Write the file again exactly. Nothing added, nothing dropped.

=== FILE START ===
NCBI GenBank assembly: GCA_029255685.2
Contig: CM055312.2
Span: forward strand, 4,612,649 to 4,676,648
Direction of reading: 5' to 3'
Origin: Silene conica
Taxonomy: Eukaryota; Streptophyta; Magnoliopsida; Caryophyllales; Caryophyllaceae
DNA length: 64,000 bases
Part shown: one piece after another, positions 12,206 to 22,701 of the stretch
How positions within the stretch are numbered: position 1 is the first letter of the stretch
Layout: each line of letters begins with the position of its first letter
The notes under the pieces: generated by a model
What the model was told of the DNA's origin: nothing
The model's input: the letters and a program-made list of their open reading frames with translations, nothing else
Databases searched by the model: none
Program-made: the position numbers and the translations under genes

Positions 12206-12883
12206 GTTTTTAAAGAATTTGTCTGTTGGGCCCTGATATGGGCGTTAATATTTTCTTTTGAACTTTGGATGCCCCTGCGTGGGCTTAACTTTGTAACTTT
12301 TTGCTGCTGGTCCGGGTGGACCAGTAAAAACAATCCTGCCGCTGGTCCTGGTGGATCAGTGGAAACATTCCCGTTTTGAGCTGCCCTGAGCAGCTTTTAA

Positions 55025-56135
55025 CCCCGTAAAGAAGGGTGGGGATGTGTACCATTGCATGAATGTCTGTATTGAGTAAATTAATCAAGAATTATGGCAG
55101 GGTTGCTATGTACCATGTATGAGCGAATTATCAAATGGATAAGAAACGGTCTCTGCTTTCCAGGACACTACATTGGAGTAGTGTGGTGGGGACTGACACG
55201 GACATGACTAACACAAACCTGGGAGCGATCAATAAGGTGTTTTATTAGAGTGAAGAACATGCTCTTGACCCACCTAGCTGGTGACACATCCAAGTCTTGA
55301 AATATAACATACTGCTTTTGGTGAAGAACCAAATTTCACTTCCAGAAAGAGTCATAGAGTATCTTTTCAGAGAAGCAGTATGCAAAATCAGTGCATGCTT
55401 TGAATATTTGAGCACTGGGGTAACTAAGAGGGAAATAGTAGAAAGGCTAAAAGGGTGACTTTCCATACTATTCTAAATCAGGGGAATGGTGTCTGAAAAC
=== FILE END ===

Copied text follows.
NCBI GenBank assembly: GCA_029255685.2
Contig: CM055312.2
Span: forward strand, 4,612,649 to 4,676,648
Direction of reading: 5' to 3'
Origin: Silene conica
Taxonomy: Eukaryota; Streptophyta; Magnoliopsida; Caryophyllales; Caryophyllaceae
DNA length: 64,000 bases
Part shown: one piece after another, positions 12,206 to 22,701 of the stretch
How positions within the stretch are numbered: position 1 is the first letter of the stretch
Layout: each line of letters begins with the position of its first letter
The notes under the pieces: generated by a model
What the model was told of the DNA's origin: nothing
The model's input: the letters and a program-made list of their open reading frames with translations, nothing else
Databases searched by the model: none
Program-made: the position numbers and the translations under genes

Positions 12206-12883
12206 GTTTTTAAAGAATTTGTCTGTTGGGCCCTGATATGGGCGTTAATATTTTCTTTTGAACTTTGGATGCCCCTGCGTGGGCTTAACTTTGTAACTTT
12301 TTGCTGCTGGTCCGGGTGGACCAGTAAAAACAATCCTGCCGCTGGTCCTGGTGGATCAGTGGAAACATTCCCGTTTTGAGCTGCCCTGAGCAGCTTTTAA

Positions 55025-56135
55025 CCCCGTAAAGAAGGGTGGGGATGTGTACCATTGCATGAATGTCTGTATTGAGTAAATTAATCAAGAATTATGGCAG
55101 GGTTGCTATGTACCATGTATGAGCGAATTATCAAATGGATAAGAAACGGTCTCTGCTTTCCAGGACACTACATTGGAGTAGTGTGGTGGGGACTGACACG
55201 GACATGACTAACACAAACCTGGGAGCGATCAATAAGGTGTTTTATTAGAGTGAAGAACATGCTCTTGACCCACCTAGCTGGTGACACATCCAAGTCTTGA
55301 AATATAACATACTGCTTTTGGTGAAGAACCAAATTTCACTTCCAGAAAGAGTCATAGAGTATCTTTTCAGAGAAGCAGTATGCAAAATCAGTGCATGCTT
55401 TGAATATTTGAGCACTGGGGTAACTAAGAGGGAAATAGTAGAAAGGCTAAAAGGGTGACTTTCCATACTATTCTAAATCAGGGGAATGGTGTCTGAAAAC